Rediscovering Native American cuisine before it gets lost

Rediscovering Native American cuisine before it gets lost

Culinary anthropologist Lois Ellen Frank brings a fresh perspective on Native American foodways, past, present and future.

For the past 25 years, Lois Ellen Frank, a Santa Fe, N.M.-based educator from the Kiowan nation has been documenting and studying the ways of life and food of Native American tribes.

During an open house/educational seminar at Stony Brook University in Stony Brook, N.Y., Frank and fellow chef Walter Whitewater from the Navajo nation, demonstrated how lost native foods can be rediscovered.

THREE BEAN STEW: Served with white cornbread, this stew is made with pinto, kidney and tepary beans, an heirloom variety developed by Native Americans in the Southwest.

One area of focus for Frank has been the lack of credit Native Americans get in terms of food culture in America and the rest of the world. Without the “Magic 8”—ingredients introduced by Native Americans—corn, beans, squash, chilies, tomatoes, potatoes, vanilla and cacao, “Russia wouldn’t have vodka; Italians wouldn’t have tomatoes and the East wouldn’t have chilies for spicy curry,” Frank said during her lecture to the students, faculty and staff. About 300 people attended.

Frank also brought her James Beard Award-winning book, “Foods of the Southwest Indian Nations,” and a simple menu that said a lot about Native foods.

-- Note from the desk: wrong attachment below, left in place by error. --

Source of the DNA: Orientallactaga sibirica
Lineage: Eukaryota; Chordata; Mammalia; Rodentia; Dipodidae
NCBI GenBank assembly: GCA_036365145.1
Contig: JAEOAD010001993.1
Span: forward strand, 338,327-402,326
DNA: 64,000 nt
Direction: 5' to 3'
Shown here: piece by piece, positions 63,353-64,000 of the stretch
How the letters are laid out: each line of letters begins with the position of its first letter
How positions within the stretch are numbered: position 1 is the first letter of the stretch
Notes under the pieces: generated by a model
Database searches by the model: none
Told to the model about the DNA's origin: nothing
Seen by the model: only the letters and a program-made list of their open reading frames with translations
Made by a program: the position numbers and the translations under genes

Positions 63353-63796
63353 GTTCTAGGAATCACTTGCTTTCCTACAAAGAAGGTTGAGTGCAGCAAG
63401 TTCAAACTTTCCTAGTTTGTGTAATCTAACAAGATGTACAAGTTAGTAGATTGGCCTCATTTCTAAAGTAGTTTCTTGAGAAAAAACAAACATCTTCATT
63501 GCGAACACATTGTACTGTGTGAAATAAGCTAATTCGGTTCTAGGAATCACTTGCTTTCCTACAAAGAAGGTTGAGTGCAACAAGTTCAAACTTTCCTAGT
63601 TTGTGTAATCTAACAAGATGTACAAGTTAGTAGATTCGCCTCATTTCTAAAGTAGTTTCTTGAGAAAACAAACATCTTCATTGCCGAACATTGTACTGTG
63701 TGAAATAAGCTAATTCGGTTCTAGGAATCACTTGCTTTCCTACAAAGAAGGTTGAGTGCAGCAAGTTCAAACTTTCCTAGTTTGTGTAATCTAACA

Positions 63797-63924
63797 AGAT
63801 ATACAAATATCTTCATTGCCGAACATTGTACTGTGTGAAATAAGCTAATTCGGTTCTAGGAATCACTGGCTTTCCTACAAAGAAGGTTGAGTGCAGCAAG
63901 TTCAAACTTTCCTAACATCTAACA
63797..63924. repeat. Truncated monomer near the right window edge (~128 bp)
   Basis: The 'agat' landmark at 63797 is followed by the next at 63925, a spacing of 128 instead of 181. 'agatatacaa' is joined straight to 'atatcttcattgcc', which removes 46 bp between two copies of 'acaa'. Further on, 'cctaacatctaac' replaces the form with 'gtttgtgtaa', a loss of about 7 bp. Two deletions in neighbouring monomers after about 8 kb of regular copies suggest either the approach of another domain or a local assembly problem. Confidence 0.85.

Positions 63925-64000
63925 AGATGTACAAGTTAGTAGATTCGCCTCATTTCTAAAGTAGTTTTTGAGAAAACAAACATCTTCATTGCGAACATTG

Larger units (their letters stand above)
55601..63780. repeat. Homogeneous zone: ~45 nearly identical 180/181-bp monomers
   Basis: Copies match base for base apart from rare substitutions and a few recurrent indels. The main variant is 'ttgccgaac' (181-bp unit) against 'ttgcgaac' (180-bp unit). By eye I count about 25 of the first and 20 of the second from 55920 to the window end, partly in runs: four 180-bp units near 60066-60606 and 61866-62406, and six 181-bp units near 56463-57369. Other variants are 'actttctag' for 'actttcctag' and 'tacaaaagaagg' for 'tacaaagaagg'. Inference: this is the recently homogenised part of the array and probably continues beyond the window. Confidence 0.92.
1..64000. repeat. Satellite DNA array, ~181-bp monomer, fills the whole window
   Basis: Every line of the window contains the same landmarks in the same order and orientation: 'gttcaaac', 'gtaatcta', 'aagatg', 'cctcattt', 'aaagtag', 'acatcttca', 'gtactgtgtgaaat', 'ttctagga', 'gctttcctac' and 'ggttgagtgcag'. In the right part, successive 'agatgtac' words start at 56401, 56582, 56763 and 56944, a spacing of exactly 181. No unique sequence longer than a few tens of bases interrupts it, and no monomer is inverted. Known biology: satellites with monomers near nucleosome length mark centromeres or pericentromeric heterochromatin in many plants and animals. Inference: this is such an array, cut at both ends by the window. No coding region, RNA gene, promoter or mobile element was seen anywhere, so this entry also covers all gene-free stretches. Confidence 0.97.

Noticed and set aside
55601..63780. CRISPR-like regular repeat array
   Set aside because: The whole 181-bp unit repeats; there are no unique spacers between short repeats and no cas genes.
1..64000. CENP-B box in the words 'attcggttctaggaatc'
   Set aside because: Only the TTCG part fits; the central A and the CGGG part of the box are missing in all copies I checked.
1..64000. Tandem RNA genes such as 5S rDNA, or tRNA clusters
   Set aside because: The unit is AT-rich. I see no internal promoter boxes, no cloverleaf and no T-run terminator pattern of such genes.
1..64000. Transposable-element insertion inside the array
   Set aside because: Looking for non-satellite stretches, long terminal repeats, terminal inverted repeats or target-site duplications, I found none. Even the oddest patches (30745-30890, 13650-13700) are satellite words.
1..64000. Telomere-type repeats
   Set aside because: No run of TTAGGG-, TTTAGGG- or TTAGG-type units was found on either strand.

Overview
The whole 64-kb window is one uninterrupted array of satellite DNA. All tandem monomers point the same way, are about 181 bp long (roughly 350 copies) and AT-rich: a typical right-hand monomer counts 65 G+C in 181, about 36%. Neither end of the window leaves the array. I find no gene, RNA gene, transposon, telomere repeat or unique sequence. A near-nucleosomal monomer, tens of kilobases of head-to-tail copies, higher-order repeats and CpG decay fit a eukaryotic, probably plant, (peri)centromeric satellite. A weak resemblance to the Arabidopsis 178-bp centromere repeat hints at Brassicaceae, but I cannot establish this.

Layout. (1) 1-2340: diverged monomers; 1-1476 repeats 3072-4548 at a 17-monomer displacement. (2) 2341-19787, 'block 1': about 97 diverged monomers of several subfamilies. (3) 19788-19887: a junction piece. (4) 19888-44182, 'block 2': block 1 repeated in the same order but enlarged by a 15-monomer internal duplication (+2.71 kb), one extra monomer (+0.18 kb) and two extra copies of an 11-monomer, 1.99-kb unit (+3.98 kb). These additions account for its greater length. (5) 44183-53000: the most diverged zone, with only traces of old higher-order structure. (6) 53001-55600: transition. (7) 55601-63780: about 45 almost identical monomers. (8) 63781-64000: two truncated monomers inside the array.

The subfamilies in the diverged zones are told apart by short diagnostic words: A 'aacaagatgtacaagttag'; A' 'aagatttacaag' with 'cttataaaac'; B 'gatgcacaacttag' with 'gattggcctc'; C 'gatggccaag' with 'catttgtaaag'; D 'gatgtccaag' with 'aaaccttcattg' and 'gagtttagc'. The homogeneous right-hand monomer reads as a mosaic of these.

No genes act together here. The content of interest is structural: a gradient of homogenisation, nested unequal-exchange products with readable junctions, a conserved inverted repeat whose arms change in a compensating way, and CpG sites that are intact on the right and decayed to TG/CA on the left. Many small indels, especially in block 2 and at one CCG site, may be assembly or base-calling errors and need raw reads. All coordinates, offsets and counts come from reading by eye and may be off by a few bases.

Because food culture—and forgetting parts of food culture—can be a fast process, Frank stresses the importance of preserving recipes and traditions, many of which have already been lost as Native American tribes were forcibly relocated to unfamiliar areas.

“When we lose our food, we lose our traditions, and it only takes one generation to forget,” Frank said during her lecture to the group, which was hosted by Stony Brook’s Chief Diversity Officer Lee Bitsoi, the Faculty Student Association and CulinArt Group.

Frank told the group that young people are key in keeping traditions alive.

“A new generation can modernize and reintroduce Native American cuisine,” she said. “It starts with these new generations sharing their recipes and their food while adapting traditional techniques with new technology.”

While serving three bean stew and white cornbread, Frank used the kernels on a cob of corn to draw parallels about diversity.

“Growing up, my mother always said that humans were all corn,” Frank said. “She explained that like the colors on the medicine wheel, corn comes in yellow, white, black and red. Those colors symbolize the interconnectedness of people, cultures and foods.”

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